Guardians of Ga'hoole Series

Book review by
Carrie R. Wheadon, Common Sense Media
Guardians of Ga'hoole Series Book Poster Image
Parents recommendPopular with kids
Great messages, heroic characters, just the right length.

Parents say

age 9+
Based on 12 reviews

Kids say

age 9+
Based on 37 reviews

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A lot or a little?

The parents' guide to what's in this book.

Educational Value

The author really digs into the world of owls and their attributes. After just the first book kids will know what each kind of feather is for, how the placement of owl ears helps them locate their prey so precisely, the attributes of various species of owls and even their species names.

Positive Messages

Wonderful messages about friendship, overcoming great loss and oppression through the help of friends and strength of character, believing in your individuality, understanding the power of legends and story-telling, and believing that you can do something helps make it so. The second book helps the owls discover their gifts and "be all that they can be" in the service of the owl community. The third finds them sneaking out against the wishes of the older owl community, but in service of an old teacher they are trying to rescue.

Positive Role Models & Representations

Soren and Gylfie are great models of friendship and their strong but different characters complement each other well. Soren is more sensitive, a great storyteller, and fiercely protective of what is right and good. Gylfie is incredibly smart and brave. In the second book older owls mentor the younger ones and try to bring out their gifts. By the third, Soren has grown into a dedicated leader.


Owl chicks are taken away from their parents and put through mind-erasing exercises. Two owl chicks talk at length about how losing their parents has affected them. A couple owls are killed, with some blood, but sadness and loss are described more than the act itself. A story is told of larger owls eating an owl chick. Vampire bats drain groups of owls of blood. The second book is milder, though a bobcat gets a coal dropped on his eye and his throat slit. The third book mentions owl prisoners being forced to sleep in crypts.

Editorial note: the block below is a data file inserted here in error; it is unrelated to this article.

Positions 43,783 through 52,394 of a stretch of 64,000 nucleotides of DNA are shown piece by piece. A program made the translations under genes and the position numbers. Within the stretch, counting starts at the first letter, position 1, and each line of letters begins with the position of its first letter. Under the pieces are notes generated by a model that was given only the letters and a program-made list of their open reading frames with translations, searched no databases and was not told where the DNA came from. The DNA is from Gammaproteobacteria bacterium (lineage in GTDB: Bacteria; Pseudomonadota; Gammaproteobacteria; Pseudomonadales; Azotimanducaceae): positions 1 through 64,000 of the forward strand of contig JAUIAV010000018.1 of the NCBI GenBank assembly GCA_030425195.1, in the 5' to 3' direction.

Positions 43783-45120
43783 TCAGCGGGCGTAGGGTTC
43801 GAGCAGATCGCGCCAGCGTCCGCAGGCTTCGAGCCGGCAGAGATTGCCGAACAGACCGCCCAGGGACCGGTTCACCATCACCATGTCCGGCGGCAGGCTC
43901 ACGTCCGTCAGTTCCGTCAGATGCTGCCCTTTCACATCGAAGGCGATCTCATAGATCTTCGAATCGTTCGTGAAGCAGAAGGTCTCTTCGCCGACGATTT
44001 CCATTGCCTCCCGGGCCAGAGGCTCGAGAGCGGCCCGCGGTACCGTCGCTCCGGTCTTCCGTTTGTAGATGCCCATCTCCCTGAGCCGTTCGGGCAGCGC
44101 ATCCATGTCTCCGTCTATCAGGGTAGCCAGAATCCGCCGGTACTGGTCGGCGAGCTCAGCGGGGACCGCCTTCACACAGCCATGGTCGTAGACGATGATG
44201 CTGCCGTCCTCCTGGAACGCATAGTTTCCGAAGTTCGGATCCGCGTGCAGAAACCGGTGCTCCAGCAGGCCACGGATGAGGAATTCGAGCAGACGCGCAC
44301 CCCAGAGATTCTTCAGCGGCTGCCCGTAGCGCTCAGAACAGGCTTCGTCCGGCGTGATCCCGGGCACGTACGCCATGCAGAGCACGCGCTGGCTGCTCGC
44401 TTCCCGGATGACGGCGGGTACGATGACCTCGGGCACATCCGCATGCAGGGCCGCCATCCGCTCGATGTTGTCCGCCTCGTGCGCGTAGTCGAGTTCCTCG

"Hell" is uttered a couple times, as is "racdrops," short for "raccoon droppings" and considered offensive talk for owls. "Shut up" and "shut your beak" are common in the second book, as are "wet poop jokes" -- the owl version of potty humor (owls consider all other birds below them because of this type of excrement). "Glaux," the owl creator, is used in place of "God" for exclamations.

Drinking, Drugs & Smoking

Adult owls drink at celebrations. In book 3 one passes out drunk.

What parents need to know

Parents need to know that the first three books in this bestselling series are the basis of a September 2010 movie called Legend of the Guardians: The Owls of Ga'hoole. The first (and best) book contains the most violence and sadness -- young owls are snatched away from their parents and brainwashed. Some older owls are killed and young owls who escape them try to find their parents and discover they are probably dead. In one scene, vampire bats prey on imprisoned owls. The other two books focus more on young owl training and the building of friendships with some scenes in forest fires and a climatic battle with fire and specialized battle claws used as weapons. Wonderful messages of friendship, leadership, and believing in yourself, and using your gifts for good are weaved through the series.

User Reviews

  • Parents say
  • Kids say
Adult Written byGriobhtha Mama December 21, 2010